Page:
Title I: Where the Evidence Revolution Will Happen

2014-04-24-HP33Image.jpg

Sooner or later, schools throughout the U.S. and other countries will be making informed choices among proven programs and practices, implementing them with care and fidelity, and thereby improving outcomes for their children. Because of this, government, foundations, and for-profit organizations will be creating, evaluating, and disseminating proven programs to meet high standards of evidence required by schools and their funders. The consequences of this shift to evidence-based reform will be profound immediately and even more profound over time, as larger numbers of schools and districts come to embrace evidence-based reform and as more proven programs are created and disseminated.

Where will this revolution begin? I have little doubt that it will begin among America’s roughly 51,500 Title I schools, especially the perhaps 34,000 high-poverty schools that qualify to use Title I funding schoolwide. Why are Title I schools the natural seedbed for reform? There are several reasons:

1. These schools perceive the need for better programs. Because Title I schools, especially schoolwide, serve disadvantaged populations, they are under particular accountability pressure to improve outcomes.

2. They have money dedicated to improving outcomes. With total national funding of about $15 billion, the average Title I school gets about $300,000 a year, which (in normal times) cannot be used for ordinary teacher salaries, books, and other routine expenses. These same schools may also qualify for other funding based on their disadvantaged populations. Wealthier schools usually have a lot more money per student, but it is typically already tied up in higher salaries, better facilities, and so on, and is not as available for reform.

3. Most Title I schools are elementary schools. Most districts concentrate their Title I funding in elementary schools, which are arguably the schools that are most open to implementing new programs.

In principle, evidence-based reform is needed in all schools, secondary as well as elementary, middle class as well as disadvantaged. Yet the evidence revolution seems sure to begin with the schools with the greatest funding, flexibility, and orientation toward innovation, and these are likely to be Title I schools. Further, Title I needs a new reason to excite educators, policymakers, and the public. To do this, Title I schools need to create a reputation as the place to teach when you want to be up to date, using state of the art methods. They need to be seen as the tip of the spear in innovation and reform. All of this can happen, but it will require a new vision of Title I and new incentives for Title I schools to use proven programs and to participate in research.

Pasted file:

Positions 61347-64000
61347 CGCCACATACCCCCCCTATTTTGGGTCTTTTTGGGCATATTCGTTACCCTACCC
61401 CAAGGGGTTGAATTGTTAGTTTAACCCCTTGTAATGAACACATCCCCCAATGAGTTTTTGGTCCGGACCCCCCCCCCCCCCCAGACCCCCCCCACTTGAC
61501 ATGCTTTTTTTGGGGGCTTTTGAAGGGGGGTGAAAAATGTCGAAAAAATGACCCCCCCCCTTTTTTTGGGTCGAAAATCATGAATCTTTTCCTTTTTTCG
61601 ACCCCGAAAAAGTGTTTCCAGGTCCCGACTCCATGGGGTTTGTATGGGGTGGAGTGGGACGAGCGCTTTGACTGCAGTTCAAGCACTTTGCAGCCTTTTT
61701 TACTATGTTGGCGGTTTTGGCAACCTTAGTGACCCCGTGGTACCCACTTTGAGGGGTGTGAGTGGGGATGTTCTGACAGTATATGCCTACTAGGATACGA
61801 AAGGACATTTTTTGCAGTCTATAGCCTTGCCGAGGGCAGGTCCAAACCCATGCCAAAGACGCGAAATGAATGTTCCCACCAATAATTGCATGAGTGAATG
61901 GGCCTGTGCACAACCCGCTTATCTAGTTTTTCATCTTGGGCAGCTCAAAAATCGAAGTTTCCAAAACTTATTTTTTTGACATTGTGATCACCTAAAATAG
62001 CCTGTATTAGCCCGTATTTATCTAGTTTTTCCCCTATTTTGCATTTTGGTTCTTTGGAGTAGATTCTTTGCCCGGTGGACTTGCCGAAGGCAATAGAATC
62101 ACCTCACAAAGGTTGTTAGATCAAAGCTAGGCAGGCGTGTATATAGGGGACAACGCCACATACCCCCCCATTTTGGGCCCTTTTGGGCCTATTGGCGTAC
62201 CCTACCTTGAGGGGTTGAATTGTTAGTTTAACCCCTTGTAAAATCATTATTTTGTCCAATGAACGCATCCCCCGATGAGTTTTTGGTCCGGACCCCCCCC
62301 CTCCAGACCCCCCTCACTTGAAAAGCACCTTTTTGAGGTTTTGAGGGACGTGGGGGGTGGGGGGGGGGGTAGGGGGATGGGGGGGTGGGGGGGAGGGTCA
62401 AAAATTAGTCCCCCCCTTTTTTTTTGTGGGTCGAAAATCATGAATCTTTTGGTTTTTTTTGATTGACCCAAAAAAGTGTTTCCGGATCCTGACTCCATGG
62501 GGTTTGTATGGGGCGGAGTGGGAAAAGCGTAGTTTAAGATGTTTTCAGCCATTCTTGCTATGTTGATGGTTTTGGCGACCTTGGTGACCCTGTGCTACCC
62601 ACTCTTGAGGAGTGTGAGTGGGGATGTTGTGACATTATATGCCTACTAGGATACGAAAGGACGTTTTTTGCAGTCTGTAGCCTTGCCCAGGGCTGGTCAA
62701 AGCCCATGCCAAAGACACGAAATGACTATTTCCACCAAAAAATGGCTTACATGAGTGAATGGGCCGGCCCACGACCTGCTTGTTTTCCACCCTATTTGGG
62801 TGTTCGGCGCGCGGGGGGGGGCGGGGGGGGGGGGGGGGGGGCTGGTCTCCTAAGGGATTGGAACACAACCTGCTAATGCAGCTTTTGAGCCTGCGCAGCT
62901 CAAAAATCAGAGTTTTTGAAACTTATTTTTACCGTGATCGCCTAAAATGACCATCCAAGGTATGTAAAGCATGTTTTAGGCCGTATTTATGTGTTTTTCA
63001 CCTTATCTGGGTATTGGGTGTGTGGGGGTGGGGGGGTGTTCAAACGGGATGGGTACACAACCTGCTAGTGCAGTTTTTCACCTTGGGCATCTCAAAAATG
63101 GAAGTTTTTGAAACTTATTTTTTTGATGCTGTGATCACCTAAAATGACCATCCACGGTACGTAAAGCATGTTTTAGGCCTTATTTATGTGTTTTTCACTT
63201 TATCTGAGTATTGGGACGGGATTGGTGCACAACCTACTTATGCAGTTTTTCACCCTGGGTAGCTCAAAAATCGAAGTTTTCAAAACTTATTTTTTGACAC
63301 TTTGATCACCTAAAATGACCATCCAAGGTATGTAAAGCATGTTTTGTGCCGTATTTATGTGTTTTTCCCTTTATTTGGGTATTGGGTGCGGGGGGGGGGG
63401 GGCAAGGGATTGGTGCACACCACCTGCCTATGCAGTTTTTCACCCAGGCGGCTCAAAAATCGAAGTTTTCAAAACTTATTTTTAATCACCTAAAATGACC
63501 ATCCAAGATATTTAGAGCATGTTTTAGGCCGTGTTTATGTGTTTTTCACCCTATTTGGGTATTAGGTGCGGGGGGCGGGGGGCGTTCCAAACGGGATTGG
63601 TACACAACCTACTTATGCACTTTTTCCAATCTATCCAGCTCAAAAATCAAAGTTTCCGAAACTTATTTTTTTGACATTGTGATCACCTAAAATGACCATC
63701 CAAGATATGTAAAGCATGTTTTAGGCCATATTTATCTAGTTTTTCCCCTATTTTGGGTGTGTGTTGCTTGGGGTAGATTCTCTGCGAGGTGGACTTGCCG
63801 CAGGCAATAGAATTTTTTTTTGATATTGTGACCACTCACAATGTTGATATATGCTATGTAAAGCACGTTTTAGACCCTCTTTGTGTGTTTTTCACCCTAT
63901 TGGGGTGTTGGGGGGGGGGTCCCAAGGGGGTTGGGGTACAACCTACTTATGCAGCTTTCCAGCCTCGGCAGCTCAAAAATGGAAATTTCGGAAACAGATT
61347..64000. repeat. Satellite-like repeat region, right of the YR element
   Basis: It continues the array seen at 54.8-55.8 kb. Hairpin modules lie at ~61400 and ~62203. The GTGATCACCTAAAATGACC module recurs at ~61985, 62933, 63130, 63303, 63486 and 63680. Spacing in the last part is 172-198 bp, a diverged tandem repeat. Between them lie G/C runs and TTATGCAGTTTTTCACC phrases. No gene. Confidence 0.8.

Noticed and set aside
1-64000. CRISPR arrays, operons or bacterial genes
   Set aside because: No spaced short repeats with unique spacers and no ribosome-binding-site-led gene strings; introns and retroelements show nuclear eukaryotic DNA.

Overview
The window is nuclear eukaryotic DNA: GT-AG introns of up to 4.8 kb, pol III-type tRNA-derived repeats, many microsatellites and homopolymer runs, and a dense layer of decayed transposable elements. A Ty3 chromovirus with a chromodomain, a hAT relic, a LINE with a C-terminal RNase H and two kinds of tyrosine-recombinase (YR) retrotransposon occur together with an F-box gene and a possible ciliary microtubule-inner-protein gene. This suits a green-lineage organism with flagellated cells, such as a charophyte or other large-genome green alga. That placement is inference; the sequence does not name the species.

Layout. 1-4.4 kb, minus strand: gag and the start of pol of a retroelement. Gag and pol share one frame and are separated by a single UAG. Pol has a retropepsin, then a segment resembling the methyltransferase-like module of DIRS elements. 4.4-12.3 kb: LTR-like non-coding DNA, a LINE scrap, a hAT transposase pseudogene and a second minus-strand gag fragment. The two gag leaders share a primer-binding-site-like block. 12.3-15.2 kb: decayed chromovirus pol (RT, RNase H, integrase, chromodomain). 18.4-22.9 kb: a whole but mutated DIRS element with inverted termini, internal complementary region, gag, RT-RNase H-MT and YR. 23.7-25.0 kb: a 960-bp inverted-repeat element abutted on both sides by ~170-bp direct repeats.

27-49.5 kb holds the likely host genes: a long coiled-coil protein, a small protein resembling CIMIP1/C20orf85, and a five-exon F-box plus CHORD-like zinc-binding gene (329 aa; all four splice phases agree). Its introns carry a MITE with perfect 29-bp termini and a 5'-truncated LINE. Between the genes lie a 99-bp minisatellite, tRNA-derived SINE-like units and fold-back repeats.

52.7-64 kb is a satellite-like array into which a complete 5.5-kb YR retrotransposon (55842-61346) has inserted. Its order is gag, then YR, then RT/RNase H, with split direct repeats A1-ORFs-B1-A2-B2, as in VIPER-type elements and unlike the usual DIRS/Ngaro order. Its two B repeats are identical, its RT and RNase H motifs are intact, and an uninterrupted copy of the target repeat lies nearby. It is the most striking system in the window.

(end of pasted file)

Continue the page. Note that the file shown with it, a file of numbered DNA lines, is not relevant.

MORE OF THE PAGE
Title I is politically popular, because it goes to schools in the great majority of jurisdictions. Let’s make it popular for an additional reason: because Title I schools are where you go to see a vision of the achievable future.

Advertisements

Wink Wink Nudge Nudge: Use Proven Programs

2014-04-03-Image40314.jpg

Discussions about evidence-based reform in education often founder on the question of financing. Who is going to provide the funding necessary to help schools adopt proven programs?

There are some areas in which additional funding might be necessary, which I’ll address in a moment. But the most important federal action to promote adoption of proven programs is to encourage schools and districts to use existing federal funding in this way. In particular, leaders of high-poverty schools constantly sniff the wind to be aware of what the feds want them to do. If the feds say “Wink wink nudge nudge, use proven programs,” high-poverty schools will get a lot more interested in what these are and how they can get ahold of them. Beyond winks and nudges, the feds and state leaders can offer a few competitive preference points to proposals that promise to adopt and effectively implement proven programs. Again, if government is handing out discretionary money based on local proposals, it costs nothing to nudge these proposals toward proven programs.

Of course, government funding is needed to help develop and evaluate promising programs, and sometimes to provide incentive or start-up funding to help schools or districts adopt them. But the really big money, like Title I and Race to the Top and School Improvement Grants, is what should be phasing toward support for proven approaches, and with a wink, a nudge, some competitive preference points, and an ever-growing set of proven programs from which schools may choose, our system of schooling can become far more effective over time, especially for the struggling schools that receive the largest amounts of federal funding.